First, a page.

Tuesday, 31 March 2015

American Pancakes

There are only a hundred kind of pancakes. Each region, country has it's own definition of a pancake. English pancakes from England, Pikelets in Australia, Blini from Eastern Europe and Crepes from France are some.  In India, we have Uttapam, neer dosa in Mangalore ( I can eat nothing less than 8 of these at one go ) and Appams from South India and many more.


I chose to make these American Pancakes, after I came across the recipe in Nigella's "How to be a Domestic Goddess " . The title of the book is reason enough to buy the book I reckon. And if ever you could call someone a Domestic Goddess really, it has to be Nigella Lawson. Let's not fight it.





I'm going to keep this post short and simple, just like the recipe. After having successfully  made these a few times , they have been added to my list of Breakfast Solutions . I must admit I did have a bit of nervous history with making pancakes, specially worried whether if they would lift off the pan with ease. These do. The batter is of a semi thick consistency and as Nigella says " all you need to remember is when the upper side of the pancake is bubbling, it's time to cook the second side". This takes only about a minute.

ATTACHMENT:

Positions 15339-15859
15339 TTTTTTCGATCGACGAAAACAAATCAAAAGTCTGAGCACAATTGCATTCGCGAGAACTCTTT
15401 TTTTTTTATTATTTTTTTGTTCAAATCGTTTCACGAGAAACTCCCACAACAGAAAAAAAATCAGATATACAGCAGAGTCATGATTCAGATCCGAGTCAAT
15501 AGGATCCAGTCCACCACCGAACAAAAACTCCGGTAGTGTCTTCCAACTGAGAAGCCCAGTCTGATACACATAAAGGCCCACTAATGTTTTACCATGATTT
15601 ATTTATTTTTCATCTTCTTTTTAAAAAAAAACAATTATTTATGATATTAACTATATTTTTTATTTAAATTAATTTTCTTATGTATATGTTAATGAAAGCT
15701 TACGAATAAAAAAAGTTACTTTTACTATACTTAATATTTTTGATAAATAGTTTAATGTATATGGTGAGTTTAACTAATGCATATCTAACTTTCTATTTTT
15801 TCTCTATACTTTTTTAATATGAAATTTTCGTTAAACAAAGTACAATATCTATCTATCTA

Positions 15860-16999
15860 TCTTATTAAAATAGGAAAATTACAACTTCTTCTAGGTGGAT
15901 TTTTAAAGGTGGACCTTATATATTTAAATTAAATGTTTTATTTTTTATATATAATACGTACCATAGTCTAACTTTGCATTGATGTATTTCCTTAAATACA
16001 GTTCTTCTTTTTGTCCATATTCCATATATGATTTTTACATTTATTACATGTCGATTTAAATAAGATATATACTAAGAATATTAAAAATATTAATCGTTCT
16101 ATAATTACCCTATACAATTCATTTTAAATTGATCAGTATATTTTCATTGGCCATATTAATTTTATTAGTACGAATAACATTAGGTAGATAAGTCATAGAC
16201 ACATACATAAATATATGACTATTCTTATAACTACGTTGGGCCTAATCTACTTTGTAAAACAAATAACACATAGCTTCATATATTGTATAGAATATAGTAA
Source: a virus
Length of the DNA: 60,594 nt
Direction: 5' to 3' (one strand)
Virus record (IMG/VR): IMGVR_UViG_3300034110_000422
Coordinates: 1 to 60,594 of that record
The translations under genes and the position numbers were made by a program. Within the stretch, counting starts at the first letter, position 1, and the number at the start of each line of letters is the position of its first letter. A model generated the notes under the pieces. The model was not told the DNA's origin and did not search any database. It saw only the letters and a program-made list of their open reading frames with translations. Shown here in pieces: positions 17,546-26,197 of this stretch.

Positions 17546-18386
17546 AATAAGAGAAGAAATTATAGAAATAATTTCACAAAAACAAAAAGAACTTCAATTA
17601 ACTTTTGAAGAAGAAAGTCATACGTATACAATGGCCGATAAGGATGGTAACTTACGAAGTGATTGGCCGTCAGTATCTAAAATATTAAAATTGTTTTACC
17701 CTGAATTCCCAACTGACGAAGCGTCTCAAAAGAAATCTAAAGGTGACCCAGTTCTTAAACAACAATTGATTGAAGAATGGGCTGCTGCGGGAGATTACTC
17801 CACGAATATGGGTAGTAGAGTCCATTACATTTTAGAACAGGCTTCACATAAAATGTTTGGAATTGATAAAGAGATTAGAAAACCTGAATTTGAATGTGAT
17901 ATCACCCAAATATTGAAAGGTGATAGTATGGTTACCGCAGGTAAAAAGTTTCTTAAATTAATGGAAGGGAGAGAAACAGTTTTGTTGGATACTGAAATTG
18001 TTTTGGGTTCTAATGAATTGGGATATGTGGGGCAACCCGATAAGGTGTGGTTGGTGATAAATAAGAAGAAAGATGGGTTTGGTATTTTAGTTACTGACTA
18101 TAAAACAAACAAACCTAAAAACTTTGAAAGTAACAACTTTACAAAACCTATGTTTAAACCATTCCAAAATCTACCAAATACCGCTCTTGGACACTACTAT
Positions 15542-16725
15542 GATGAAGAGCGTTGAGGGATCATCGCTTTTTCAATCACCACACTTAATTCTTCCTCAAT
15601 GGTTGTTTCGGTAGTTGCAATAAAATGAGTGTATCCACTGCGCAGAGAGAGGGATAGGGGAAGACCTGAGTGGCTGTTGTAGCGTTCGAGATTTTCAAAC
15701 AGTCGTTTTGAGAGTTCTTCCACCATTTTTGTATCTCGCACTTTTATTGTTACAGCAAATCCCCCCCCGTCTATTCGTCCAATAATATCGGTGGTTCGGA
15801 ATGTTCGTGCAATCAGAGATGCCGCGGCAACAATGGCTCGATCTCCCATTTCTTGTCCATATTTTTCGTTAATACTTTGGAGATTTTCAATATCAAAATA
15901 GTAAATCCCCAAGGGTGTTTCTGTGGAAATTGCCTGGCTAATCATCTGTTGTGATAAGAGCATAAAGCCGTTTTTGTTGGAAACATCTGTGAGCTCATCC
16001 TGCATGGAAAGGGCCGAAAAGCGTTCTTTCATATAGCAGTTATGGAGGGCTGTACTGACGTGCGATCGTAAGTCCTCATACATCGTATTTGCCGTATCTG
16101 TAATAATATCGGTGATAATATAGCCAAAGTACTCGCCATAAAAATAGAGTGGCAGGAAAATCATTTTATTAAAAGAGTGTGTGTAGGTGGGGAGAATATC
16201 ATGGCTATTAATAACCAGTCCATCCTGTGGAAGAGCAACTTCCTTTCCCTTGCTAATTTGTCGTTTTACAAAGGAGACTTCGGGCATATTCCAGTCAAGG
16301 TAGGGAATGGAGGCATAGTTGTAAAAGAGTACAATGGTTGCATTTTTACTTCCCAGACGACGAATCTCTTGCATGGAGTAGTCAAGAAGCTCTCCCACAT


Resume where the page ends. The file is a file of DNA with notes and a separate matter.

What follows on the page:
I halve the recipe when I make these, which makes them perfect to make enough pancakes for two. If you need to make for more people, use the recipe as is given below.These pancakes are thick and spongy and go great with honey. You can blitz all the ingredients in the mixer or just make the batter using a whisk. I went with the whisk.



American Pancakes

Makes 10

225 gms plain flour
1 tsp baking powder
pinch of salt
1 tsp sugar
2 eggs, beaten
30 gms melted butter
300 ml milk
Butter for frying.

1. In a bowl, mix the flour, baking powder, sugar and salt.
2. Make a well in the center of the flour. Add the milk, melted butter and beaten eggs. Bring together with a whisk.
3. Heat a pan. Dot with a bit of butter, and pour a ladle full of batter.
4. Fry on both sides. Serve with honey.

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